The Edgy Veggie

Local institutions take food forward

Ellen Kanner, The Miami Herald's Edgy Veggie columnist.
Ellen Kanner, The Miami Herald's Edgy Veggie columnist.

When you think of the Humane Society, you probably think of puppies and kittens who need a good home. That’s what Audra Wright thought, too. Then the Humane Society approached Wright, Miami-Dade Public Schools nutrition wellness coordinator, about Food Forward.

The Humane Society of the United States, the country’s largest animal protection organization, works to protect all animals, including the ones that can end up on your plate. They developed Food Forward in 2013 as part of their farm animal protection campaign. Food Forward gives schools, healthcare facilities and other institutions the resources to move their kitchens food forward to feature more plant-based options. It offers menu plans, meatless recipes, apps, infographics, chef training and more. The program is nationwide, customizeable and — get this — free.


Free is good. So, local leaders and administrators learned, is Food Forward. Over lunch (vegan chili and vegan cupcakes) last week at Florida Atlantic University, they listened to Food Forward presenters including Wright, who launched Food Forward’s Lean and Green initiative in Miami-Dade Public Schools last year.

Lean and Green “fits right into our department’s goal of lean, green and healthy,” she said. Miami-Dade Public Schools are not only serving up more vegan options, more than 30 schools are participating in a pilot program, serving them on compostable plates.

Through Food Forward’s Farm to School initiative, Palm Beach Schools are have developed relationships with local farmers. They’re serving up more corn and green beans fresh from Belle Glade. Even better, kids are eating them. Palm Beach Schools nutrition service specialist Jamie McCarthy works with food critics (student focus groups) who taste-test and vet menu items before school-wide rollout.

Johnson & Wales University’s student dining operation The Mix began Meatless Monday in January. The school doesn’t offer an official vegan curriculum, but unofficially, Barbara Kamp, culinary professor and longtime vegan, leads plant-based culinary workshops for students and the community, including an upcoming vegan chocolate class.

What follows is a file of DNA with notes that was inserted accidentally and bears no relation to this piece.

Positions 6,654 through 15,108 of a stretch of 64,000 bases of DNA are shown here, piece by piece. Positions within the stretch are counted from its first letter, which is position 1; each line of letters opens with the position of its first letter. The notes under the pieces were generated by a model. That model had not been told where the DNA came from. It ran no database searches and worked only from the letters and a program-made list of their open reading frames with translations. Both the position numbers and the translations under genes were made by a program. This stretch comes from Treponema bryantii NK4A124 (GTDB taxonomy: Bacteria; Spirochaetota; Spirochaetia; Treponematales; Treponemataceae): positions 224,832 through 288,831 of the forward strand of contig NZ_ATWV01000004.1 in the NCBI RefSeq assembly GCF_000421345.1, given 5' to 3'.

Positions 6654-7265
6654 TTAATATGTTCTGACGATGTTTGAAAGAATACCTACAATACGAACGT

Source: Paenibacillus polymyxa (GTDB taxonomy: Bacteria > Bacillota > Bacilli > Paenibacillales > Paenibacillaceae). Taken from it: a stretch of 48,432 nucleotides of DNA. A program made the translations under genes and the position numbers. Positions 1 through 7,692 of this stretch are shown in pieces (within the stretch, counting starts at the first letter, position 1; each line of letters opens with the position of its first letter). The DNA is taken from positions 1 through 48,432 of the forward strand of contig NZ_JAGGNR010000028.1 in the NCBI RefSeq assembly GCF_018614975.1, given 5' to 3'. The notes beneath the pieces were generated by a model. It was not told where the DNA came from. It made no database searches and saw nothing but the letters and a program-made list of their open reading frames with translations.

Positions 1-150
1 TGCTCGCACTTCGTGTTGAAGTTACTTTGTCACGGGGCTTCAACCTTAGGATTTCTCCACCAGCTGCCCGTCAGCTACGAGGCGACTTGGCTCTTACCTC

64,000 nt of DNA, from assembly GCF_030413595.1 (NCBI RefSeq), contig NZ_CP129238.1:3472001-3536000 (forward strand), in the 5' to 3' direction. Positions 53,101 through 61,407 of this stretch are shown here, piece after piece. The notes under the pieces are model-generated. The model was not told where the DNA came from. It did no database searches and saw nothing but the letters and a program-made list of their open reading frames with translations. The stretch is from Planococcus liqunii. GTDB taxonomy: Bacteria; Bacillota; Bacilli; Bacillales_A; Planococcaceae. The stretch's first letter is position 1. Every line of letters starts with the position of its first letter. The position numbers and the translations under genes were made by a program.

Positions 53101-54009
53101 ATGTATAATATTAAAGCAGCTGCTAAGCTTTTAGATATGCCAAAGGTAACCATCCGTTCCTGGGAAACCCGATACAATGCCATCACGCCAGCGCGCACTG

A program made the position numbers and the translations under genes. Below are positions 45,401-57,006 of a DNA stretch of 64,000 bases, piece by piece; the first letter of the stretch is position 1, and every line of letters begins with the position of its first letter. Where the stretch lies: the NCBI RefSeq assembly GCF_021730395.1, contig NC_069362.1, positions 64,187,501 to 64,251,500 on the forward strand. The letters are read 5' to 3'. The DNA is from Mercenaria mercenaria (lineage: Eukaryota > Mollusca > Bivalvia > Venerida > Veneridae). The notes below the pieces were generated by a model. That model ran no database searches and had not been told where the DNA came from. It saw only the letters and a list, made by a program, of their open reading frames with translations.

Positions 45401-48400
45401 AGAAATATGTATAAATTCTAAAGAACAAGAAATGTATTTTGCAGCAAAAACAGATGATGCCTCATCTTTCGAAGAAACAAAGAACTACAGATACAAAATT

Still think vegan means icky?

“Change is difficult for some people, but everyone gets it,” said Wright. “We want to be leaders, to cultivate a new culture that’s going to take care of the environment.”

She’s working to take Food Forward’s Lean and Green past the plate and into the classroom, introducing it into the curriculum on subjects from sustainability to healthier eating. “I’m seeing endless possibilities.”

Ellen Kanner is the author of “Feeding the Hungry Ghost: Life, Faith and What to Eat for Dinner.”

Mealworthy Tuscan Escarole and White Bean Toast

Escarole and white beans, a classic Italian (and meatless) pairing, can be used to top crostini. But mounding it atop toasted bread, the way we love our avo toast, takes it from dainty morsel to something gutsy and mealworthy. Add a green salad or cup of soup.

Feel free to substitute a head of kale or bunch of dandelion greens for the escarole. All are in season and available from your local farmer.

1 tablespoon olive oil

2 garlic cloves, minced

1 pinch red pepper flakes

1 bunch escarole, rinsed, blotted dry and chopped into bite-sized pieces

2 cups cooked white beans (or 1-15 ounce can, rinsed), such as cannelini or navy beans

2 tablespoons fresh basil, torn or 1 tablespoon fresh rosemary leaves, finely chopped

1 lemon, zested and juiced

Sea salt and ground pepper to taste

1 day-old whole grain baguette, sliced lengthwise, or 4 multigrain rolls, split

Additional olive oil for brushing

Heat olive oil in a large skillet over medium-high heat. Add minced garlic and red pepper flakes and stir for a minute or two, until the garlic softens and turns golden and the red pepper flakes sizzle. Add chopped escarole or other greens by the handful, working in gently with a large spoon. Cook, stirring occasionally, until the greens just wilt but retain their bright color, about 5 minutes. Add white beans, basil or rosemary and lemon juice and zest. Cover and reduce heat to low, cooking for another 10 to 15 minutes, until flavors are blended and greens and beans are heated through. Meanwhile, lightly toast or grill the sliced baguette or rolls. Lightly brush the cut side with olive oil. Remove the lid from the escarole and white beans. Season to taste with sea salt and freshly ground pepper. Heap generously atop toasted baguette or rolls.

Yield: 4 servings